“Amen!”

“Amen!”

“Amen!”

“Amen, Brother Jonas.”

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“Let us bow our heads here for a moment and say a prayer for Sister Aimee and for the soul of the young man.”

“Amen!”

“Amen!”

“Amen!”

Evangelist Aimee Semple McPherson had built her famed domed church, Angelus Temple in Echo Park, Los Angeles, three years earlier, in 1923. She was so intriguing and famous as a preacher and faith healer that people would not leave her alone. They followed her everywhere. She had to build a private retreat on a rock over Lake Elsinore to escape the madness.

On the May day in 1926 that she disappeared, Aimee Semple McPherson went to Venice Beach to swim and write a sermon. When her faithful assistant stepped away for just a few moments to take a phone call, McPherson vanished. Nearby followers were convinced she had been swallowed up by the sea. As late as 1926, people were speculating about sea monsters and this was offered as one possibility for her absence.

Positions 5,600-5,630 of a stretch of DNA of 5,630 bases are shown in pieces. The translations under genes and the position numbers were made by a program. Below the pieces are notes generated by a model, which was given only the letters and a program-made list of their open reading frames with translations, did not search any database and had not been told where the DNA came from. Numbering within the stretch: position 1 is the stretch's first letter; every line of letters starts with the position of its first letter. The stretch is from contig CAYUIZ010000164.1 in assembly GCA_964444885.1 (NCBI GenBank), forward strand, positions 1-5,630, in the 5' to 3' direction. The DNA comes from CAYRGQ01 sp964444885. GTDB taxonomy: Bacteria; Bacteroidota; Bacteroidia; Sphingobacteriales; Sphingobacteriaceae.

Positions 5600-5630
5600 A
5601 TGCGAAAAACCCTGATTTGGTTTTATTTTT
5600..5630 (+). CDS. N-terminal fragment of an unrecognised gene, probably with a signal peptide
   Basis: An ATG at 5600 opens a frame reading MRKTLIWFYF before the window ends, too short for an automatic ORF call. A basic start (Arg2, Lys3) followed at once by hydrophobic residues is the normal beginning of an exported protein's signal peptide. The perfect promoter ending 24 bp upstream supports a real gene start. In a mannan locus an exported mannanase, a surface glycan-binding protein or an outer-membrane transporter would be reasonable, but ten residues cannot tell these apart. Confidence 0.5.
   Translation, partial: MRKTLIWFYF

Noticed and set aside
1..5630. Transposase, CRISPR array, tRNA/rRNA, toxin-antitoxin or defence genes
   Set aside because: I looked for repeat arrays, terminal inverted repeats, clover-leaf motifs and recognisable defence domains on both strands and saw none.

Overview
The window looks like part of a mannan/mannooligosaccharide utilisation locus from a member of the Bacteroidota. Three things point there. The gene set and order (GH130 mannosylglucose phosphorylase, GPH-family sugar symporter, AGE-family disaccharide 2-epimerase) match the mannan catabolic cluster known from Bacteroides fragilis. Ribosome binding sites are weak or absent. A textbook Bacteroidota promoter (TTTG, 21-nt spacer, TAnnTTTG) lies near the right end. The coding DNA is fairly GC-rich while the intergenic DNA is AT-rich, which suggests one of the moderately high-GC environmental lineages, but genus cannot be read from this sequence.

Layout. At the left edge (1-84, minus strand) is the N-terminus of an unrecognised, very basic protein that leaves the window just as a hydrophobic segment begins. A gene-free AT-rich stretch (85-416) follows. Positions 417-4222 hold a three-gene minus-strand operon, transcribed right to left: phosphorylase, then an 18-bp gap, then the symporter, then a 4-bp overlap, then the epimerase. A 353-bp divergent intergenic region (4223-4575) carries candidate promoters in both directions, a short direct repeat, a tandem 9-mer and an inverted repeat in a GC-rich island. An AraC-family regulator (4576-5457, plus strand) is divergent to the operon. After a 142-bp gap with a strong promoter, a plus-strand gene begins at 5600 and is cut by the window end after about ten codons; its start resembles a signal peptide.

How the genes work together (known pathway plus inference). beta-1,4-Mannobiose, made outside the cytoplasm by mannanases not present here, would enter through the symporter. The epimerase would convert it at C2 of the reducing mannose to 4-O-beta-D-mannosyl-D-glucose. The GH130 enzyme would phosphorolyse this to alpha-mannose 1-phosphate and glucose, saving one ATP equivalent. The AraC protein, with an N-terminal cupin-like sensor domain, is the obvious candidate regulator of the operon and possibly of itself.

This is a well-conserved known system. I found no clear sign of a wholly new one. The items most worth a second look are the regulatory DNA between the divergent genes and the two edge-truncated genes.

Even with all of the gloom and doom surrounding her disappearance, her followers were convinced that she would be resurrected. They were not disappointed.

Farther south, near the border at Agua Prieta, a woman knocked on a door, a month or so after these events. She was covered with the dust from the road and said to the family inside that she had been walking for hours. She further explained that she needed help because she has been held captive in a hut. She had been on Venice Beach and was asked to go help a child that was ill and living in the back of a car. As she approached the car, she was chloroformed and taken captive, winding up in the strange little hut. Sister Aimee has now been resurrected.